Thanks to the generous contributions of donors like the European Union, DG-Near, UNRWA is able to provide vocational training opportunities for more than 1,500 Palestine refugees in Syria. This training has proven to be a vital lifeline in a region deeply affected the conflict in Syria, which in 2019 has entered its eighth year.
When Mustafa Dibben 16, graduated from the UNRWA Training Centre in Homs, he did not have to wait long before he found himself a job. While he studied for a certificate in air-conditioning (AC) maintenance, he often stopped by an AC repair shop just down the street from the training centre. The store belonged to Tala Taher. Mustafa was offered a position with Tala within a month of graduating. “He is the third graduate of Homs Training Centre I have hired,” Taher says with a smile. There was no need for a trial period or test, he says. Hiring somebody with an UNRWA training certificate gives him confidence that his new hire is well trained and right for the job. “I know he has the right training and knowledge,” he says. Mustafa is pleased too, “I am very happy, I enjoy working here. I really like the variety in this business, we fix ACs, but also refrigerators and other types of cooling systems.” Every month, Mustafa saves part of his 25.000 SYP salary. “I have a piggybank at home and am saving up to buy tools, so I can start my own workshop one day,” he says proudly.
UNRWA vocational centres play an active role in ensuring that their graduates find employment once they graduate. One of the most successful ways to ensure this is to offering on-the job training. When Dina Qaddoura 21, completed her mechatronics course at the UNRWA Damascus Training Centre in Damascus, she knew she would have a job the next day. As part of her two-year course combining mechanical engineering, control theory, computer science and electronics she took part in on-the job training. When she graduated, the company offered her a job. "Mechatronics graduates can work in any company and are in demand as more and more products are becoming smarter,” she says. “The high-quality vocational training provided at the Centre prepared us for the job market and gave me the power to be creative and reach my goals," Dina added. She has since offered an even better job, earning SYP 90,000 per month at a private electronics company.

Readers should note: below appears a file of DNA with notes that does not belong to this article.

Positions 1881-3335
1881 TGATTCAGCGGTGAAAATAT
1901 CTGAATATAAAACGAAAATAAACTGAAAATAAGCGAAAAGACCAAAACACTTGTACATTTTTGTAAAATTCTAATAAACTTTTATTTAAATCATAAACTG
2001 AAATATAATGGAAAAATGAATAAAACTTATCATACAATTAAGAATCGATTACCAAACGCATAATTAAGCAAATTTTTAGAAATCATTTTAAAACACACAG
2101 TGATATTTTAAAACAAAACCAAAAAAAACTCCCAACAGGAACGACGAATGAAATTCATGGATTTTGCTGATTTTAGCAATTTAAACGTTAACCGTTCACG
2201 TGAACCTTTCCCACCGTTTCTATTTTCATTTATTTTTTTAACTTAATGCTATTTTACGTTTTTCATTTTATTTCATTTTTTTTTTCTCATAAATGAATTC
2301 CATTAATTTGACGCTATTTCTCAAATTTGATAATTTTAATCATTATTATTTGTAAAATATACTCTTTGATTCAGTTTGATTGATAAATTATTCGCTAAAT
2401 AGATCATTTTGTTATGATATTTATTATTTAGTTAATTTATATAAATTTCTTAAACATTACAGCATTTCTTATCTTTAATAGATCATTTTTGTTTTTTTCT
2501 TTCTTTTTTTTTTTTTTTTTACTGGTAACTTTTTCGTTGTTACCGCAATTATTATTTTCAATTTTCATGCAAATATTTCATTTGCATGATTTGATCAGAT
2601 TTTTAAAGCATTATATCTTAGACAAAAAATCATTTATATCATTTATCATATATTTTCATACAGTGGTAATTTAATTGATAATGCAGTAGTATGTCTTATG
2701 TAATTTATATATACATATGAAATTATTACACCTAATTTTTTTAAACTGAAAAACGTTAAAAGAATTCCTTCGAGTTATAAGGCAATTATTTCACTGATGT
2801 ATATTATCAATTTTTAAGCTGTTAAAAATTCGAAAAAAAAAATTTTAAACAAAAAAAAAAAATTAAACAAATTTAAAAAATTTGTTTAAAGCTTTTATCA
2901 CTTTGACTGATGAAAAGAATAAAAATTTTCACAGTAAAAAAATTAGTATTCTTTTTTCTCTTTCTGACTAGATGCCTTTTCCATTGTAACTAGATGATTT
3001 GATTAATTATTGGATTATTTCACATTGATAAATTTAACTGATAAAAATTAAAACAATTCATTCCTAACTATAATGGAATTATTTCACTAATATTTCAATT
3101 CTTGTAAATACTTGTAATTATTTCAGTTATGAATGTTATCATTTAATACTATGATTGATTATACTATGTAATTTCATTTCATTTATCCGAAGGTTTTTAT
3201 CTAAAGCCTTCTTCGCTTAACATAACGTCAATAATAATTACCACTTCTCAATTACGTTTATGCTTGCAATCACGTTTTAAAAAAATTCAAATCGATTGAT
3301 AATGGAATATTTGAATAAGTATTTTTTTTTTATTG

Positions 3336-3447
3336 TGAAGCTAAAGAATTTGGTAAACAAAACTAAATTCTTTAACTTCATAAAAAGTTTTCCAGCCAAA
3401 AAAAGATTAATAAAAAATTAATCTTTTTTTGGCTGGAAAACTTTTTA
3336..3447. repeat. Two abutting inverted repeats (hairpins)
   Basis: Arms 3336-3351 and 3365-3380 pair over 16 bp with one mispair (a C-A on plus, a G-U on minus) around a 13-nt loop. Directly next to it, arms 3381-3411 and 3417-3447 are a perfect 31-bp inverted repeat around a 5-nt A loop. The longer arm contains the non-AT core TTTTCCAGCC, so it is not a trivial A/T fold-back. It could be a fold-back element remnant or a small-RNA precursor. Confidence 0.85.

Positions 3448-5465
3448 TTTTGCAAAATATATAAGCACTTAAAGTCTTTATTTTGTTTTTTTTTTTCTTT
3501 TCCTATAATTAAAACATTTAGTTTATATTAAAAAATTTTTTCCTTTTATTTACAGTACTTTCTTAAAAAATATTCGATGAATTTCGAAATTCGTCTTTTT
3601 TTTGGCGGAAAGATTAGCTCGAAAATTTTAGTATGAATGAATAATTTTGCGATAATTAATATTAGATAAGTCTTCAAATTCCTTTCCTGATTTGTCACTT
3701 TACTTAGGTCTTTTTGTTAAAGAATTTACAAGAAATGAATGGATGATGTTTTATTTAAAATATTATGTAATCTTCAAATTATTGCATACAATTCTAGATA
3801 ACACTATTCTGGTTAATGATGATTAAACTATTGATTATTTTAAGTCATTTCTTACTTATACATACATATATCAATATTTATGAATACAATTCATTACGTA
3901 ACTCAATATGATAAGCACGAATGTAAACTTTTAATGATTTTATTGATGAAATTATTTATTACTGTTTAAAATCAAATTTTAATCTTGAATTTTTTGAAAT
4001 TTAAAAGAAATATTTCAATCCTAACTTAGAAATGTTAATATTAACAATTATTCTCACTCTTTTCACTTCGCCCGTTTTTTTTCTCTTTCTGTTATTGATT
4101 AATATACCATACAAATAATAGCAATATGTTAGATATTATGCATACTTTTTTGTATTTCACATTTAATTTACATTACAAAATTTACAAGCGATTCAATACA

UNRWA provided vocational training to 1,500 Palestine refugees in 2018. Funding from donors including the European Union has also allowed the Agency to introduce new short courses, such as hairdressing and welding. This allows a wider range of Palestine refugees to benefit from the UNRWA training services.
Obeida Shaabi is a short-term UNRWA training centre graduate. He managed to start his own business thanks to the training he received. The 31 year-old proudly looks around his hairdressing shop, with a faux brick wall, a large mirror, and a prominent place for his UNRWA short course diploma. He had been working in a hair salon for a decade but had always hoped to open his own establishment. He enrolled in an UNRWA short training course in 2017. Two months later, he graduated with a diploma and a set of tools to help him get started including a trimmer and a hairdryer. “These tools are the foundation of my shop,” he says. He initially dreamed of running a women’s salon, but this was, “difficult due to the culture of the camp.” Most women prefer to have their hair styled by other women. In the future, he hopes to run a hairdressing salon for both men and women. Until then he will have to content himself with cutting the hair of his two daughters, 10-day-old Mouna and 2 year-old Joury and his wife. But he still has hope, “My mother-in-law also lets me do her hair!” he says proudly.